I saw a “how it’s made”-type show that featured a toilet manufacturer (American Standard?)…they use little pouches filled with a soybean based paste to simulate solid waste. Their toilets have to clear a certain number of the pouches with each flush. The guy they interviewed said the pouches were developed by a Japanese toilet manufacturer.
They could definitely show those pouches on Mythbusters!
IIRC, sanitary sewers have a grade to them, unlike water pipes, which are under pressure.
So unless your deposits are particularly solid and sticky, they’ll probably just flow with the rest of the water all the way to the main, at which point there’s probably something approaching constant flow.
STOP…you had me at “soybean based paste.” As soon as you said that, I knew it had to have originated in Japan, where soybean paste is a pretty common food item. The Japanese toilet manufacturer you referred to is almost certainly Toto, who also make the ass-washing toilet seats that Ron White seems to enjoy so much. And they do make good toilets; we bought a Toto about a year ago, and while it doesn’t use much water, it clears the bowl very reliably.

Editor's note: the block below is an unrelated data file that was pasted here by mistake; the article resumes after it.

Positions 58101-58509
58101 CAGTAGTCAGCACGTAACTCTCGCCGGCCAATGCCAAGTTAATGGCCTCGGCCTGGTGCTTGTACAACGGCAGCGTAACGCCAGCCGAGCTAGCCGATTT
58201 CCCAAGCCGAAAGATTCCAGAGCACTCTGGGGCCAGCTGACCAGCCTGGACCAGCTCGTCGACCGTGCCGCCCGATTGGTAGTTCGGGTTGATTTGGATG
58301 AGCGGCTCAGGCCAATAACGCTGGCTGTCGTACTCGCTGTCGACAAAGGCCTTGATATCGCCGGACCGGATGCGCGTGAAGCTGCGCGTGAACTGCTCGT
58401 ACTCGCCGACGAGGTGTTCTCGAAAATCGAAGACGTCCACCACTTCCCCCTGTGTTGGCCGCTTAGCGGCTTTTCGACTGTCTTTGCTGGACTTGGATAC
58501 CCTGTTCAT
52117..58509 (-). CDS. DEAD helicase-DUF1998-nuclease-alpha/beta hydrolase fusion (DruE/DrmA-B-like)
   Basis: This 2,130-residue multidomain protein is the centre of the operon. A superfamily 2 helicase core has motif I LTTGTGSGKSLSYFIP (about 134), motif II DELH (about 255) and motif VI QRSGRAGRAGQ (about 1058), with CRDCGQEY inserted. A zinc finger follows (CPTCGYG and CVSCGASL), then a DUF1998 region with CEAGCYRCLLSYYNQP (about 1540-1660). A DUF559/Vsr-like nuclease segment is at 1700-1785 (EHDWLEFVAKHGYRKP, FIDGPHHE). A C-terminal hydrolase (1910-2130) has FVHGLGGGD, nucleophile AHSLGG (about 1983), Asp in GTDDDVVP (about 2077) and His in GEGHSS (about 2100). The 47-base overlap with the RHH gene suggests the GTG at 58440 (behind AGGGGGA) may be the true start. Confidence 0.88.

No clogs in the main soil pipe yet, at least not the one from our house; who knows what’s happening out under the street. :dubious:
Depends on where the toilet is located. A flush on the 2nd floor will have gravity taking the turd quite a ways in the sewage pipes going away from your house. A toilet from the ground floor may require more flushing to move “it” along. Has to do with the descent slope of the pipes. In my house I’ve never had a clogged toilet that’s on the 2nd floor, but the toilet on the ground floor gets clogged fairly regularly. Same brand of toilets. This problem really started happening with the new low-flow toilets. Never had this problem with my old toilets which used a lot more water. Will probably replace the toilet on the ground floor with a pressure-assisted one.